“Nevertheless, we remain committed to continue responding to the tremendous humanitarian needs in what remains one of the largest humanitarian crises of our time in Africa, while doing everything possible to ensure the safety of our teams.” Stillhart said.

The statement said: “Between January and September 2018, almost half a million people in north-eastern and north-central Nigeria received health care services in ICRC-supported clinics, where 15,500 children were born and almost 7,400 children suffering from malnutrition received treatment.”

Stillhart, and Patrick Youssef, its deputy director for African operations, completed a two-day visit to Nigeria Thursday. In Maiduguri, the capital of Borno state, they formally presented their condolences to the family of Saifura Hussein Ahmad Korsa, who was killed in a horrific act of brutality on 16 September.

Saifura was abducted in Rann, Borno state on 01 March 2018 together with two other health workers who remain in captivity: Hauwa Mohamed Liman and Alice Loksha Ngaddah.

Saifura and Hauwa worked as midwives in an ICRC-supported health care clinic in Rann, managed by the Nigerian Ministry of Health. ICRC senior management also met Hauwa’s family to transmit messages of support and solidarity on behalf of colleagues.
“I travelled from our headquarters in Geneva to Maiduguri to pay tribute to our late colleague Saifura and to give my respects to her family in person”, said Stillhart.

“I also wanted to re­assure them and Hauwa ’s family of our continuous support. Hauwa’s family still live with the agony of separation, and I was deeply moved by the despair and anxiety her parents are feeling. No parent should ever be put in such a situation!” added Stillhart.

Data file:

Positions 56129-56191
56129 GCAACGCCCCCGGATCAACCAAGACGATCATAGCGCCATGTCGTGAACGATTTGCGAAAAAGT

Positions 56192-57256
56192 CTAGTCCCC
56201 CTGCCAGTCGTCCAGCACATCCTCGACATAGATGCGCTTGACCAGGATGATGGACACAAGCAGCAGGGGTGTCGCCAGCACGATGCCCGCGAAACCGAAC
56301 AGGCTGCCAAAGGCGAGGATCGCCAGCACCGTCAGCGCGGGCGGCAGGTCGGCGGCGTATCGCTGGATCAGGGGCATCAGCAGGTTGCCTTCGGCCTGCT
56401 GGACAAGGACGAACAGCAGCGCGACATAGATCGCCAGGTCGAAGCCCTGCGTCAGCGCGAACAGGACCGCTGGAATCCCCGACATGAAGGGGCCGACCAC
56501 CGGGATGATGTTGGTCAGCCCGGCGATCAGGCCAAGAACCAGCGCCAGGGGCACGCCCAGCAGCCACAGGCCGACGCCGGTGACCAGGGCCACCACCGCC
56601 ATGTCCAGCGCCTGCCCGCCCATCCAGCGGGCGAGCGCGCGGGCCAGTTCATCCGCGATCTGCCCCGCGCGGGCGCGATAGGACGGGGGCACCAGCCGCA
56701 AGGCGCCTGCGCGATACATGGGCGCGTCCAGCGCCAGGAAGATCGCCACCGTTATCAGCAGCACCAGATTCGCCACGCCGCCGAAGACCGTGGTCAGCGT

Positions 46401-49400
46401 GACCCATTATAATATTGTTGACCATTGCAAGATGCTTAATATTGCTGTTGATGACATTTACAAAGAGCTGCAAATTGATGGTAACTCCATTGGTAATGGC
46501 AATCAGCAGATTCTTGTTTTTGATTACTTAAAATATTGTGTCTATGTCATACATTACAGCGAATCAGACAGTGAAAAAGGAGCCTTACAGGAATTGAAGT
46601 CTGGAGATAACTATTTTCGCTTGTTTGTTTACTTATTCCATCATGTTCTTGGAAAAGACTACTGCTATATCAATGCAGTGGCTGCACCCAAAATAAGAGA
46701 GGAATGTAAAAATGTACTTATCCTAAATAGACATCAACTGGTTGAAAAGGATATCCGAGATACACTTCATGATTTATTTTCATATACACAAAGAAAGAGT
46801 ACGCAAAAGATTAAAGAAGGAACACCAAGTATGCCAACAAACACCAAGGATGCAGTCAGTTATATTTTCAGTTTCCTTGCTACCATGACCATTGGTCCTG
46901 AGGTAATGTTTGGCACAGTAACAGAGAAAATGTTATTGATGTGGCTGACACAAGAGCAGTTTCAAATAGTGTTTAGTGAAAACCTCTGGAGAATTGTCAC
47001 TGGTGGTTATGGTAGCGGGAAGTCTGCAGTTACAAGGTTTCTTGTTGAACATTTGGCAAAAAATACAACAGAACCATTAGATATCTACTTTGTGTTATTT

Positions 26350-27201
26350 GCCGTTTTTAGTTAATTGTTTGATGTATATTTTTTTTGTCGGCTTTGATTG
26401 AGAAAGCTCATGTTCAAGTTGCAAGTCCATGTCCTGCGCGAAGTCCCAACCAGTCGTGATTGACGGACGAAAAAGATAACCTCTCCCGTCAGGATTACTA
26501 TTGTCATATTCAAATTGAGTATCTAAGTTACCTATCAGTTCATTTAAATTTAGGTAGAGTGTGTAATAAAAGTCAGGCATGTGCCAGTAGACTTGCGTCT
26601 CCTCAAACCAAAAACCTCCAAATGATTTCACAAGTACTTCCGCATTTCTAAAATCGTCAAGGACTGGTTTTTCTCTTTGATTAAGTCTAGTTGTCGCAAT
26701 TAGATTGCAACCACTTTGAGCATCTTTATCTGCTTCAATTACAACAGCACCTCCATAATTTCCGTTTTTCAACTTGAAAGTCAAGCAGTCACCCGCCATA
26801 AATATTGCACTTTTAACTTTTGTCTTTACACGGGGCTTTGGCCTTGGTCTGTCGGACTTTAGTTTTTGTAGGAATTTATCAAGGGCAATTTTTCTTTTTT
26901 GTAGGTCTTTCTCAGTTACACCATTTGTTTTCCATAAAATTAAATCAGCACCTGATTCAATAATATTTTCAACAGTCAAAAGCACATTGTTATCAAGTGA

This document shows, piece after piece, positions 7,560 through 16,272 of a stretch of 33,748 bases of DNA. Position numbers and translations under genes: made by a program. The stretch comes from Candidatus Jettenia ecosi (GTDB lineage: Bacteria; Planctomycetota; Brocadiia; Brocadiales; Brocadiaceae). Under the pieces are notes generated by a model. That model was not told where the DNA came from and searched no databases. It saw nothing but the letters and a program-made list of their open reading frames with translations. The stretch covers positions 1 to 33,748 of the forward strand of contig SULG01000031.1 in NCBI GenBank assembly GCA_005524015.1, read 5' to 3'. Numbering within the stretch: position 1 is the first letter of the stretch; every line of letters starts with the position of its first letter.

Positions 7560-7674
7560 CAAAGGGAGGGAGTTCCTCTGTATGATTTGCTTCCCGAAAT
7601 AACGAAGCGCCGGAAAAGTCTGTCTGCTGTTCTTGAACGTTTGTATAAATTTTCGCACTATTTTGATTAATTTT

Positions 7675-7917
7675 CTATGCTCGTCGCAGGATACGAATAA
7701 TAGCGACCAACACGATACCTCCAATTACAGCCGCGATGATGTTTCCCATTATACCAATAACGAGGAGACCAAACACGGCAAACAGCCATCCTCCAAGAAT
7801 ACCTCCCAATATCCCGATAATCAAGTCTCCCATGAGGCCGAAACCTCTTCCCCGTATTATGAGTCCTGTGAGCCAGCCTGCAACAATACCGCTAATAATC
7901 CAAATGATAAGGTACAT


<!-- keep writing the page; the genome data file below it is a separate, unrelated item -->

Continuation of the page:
Following the abduction of the three women, the ICRC spared no efforts to persuade their captors to release them safely. During his visit, Stillhart reiterated the plea to the group holding them “We are appealing again to those holding Hauwa and Alice to release them safely as soon as possible. They are health care workers and must be protected!”

On Wednesday, the two senior leaders also met with the Vice-President of Nigeria and other officials in Abuja, with whom they discussed the plight of the remaining hostages and severe challenges faced by humanitarian workers in north-eastern Nigeria.

These tragic events will certainly have an impact on our capacity to deliver much needed aid to people affected by the armed conflict in the north-east of Nigeria.

“Nevertheless, we remain committed to continue responding to the tremendous humanitarian needs in what remains one of the largest humanitarian crises of our time in Africa, while doing everything possible to ensure the safety of our teams,” Stillhart said.

Between January and September 2018, almost half a million people in north-eastern and north-central Nigeria received health care services in ICRC-supported clinics, where 15,500 children were born and almost 7,400 children suffering from malnutrition received treatment.